This deadline expires at the end of 2022


Lerato Khumalo

The Federal Court of Justice has ruled that account fees are not permitted during the savings phase of building society contracts. However, a deadline expires at the end of 2022.

Many building societies charge their customers flat fees for account management. It has recently become clear that this is not only prohibited in the loan phase, but also in the savings phase.

The Federal Court of Justice (BGH) ruled that such a fee would disproportionately disadvantage building society savers because it would pass on the costs of administrative activities to them. You can read more about this here.

But how do people saving for a building society get their hands on the money they overpaid? Is it enough to wait for the building society to take action? No, say experts.

“Anyone who has paid such a fee should request it back in writing from their building society,” says Hermann-Josef Tenhagen, editor-in-chief of the consumer portal “Finanztip”, t-online. “This is possible retroactively for three years.”

The consumer advice centers also recommend actively filing an objection and demanding a refund of any account fees paid. “Make sure that you can prove that your objection was received,” says the website of the consumer advocates who got the process rolling with their lawsuit against Bausparkasse BHW in the first place. The objection should be made in writing – ideally by registered mail or as a verifiable fax.

You can check whether you paid account management fees during the savings phase by looking at the annual account statements for your building society account. Other terms for this are service fee, service charge or annual fee.

The money is always debited once a year, right at the beginning of the year. Depending on the building society, you pay between 9 and 30 euros. Read here exactly how a building society contract works.

The ruling initially only applies to the BHW building society. However, decisions by the Federal Court of Justice usually have a signaling effect for other courts. Many building societies are currently relying on the outstanding reasons for the ruling before complying with a demand for repayment.

Due to the limitation period, you can still claim back fees that you paid in 2019 or later. For 2019, the deadline is December 31, 2022. You can also claim interest of 5 percentage points above the base interest rate per year from your building society.

You can find a sample letter for the reclaim of account fees during the savings phase on the consumer advice center website, for example.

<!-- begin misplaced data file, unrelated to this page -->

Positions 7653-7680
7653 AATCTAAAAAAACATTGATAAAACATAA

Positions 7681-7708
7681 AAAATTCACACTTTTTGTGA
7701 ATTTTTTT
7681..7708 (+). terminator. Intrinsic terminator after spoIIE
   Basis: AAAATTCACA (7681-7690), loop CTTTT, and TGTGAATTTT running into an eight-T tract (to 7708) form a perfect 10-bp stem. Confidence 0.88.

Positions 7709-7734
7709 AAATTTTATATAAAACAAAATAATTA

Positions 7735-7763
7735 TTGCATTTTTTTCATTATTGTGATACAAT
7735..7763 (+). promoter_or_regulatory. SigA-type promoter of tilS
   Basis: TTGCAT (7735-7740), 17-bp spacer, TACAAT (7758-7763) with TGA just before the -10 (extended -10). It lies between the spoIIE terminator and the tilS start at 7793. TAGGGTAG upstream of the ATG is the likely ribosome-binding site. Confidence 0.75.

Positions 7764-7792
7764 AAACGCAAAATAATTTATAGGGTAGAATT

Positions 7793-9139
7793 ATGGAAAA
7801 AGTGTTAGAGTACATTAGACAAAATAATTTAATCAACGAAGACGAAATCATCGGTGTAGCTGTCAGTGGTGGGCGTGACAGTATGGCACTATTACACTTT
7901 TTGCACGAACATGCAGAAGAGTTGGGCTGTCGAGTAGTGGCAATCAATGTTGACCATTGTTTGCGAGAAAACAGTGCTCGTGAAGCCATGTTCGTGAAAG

It is irrelevant whether you have already terminated your building society contract. Even if it is dormant or ready for allocation, you are still entitled to receive a refund of any fees you have paid in excess.

You cannot claim back closing fees that are due at the beginning of the savings phase. The so-called premium at the beginning of the credit phase is also permitted. You can read more about the premium here.

It is still unclear whether the ruling also applies to building savings contracts with Wohnriester. Riester contracts are generally allowed to include administration costs. However, you should still try to get the fees back.

If your building society refuses to refund the money, you can contact an ombudsman. A procedure will then start that will also delay the statute of limitations. You can then get fees from 2019 back even after December 31, 2022. The ombudsman procedure is free of charge for you.

Depending on the type of building society, different arbitration bodies are responsible. Customers of private building societies should contact the customer complaints office at the Association of Private Building Societies, customers of state building societies should contact the Customer Complaints Office at the Federal Association of Public Banks.

Ideally, the building society will accept the ombudsman’s offer of mediation. If it does not, the only option is to file a lawsuit.

Including the 8 state building societies, there are 18 building societies nationwide and almost 24 million building savings contracts. This means that every second household has at least one building savings contract. Last year alone, 1.4 million new contracts were concluded and more than 40 billion euros in building loans were paid out.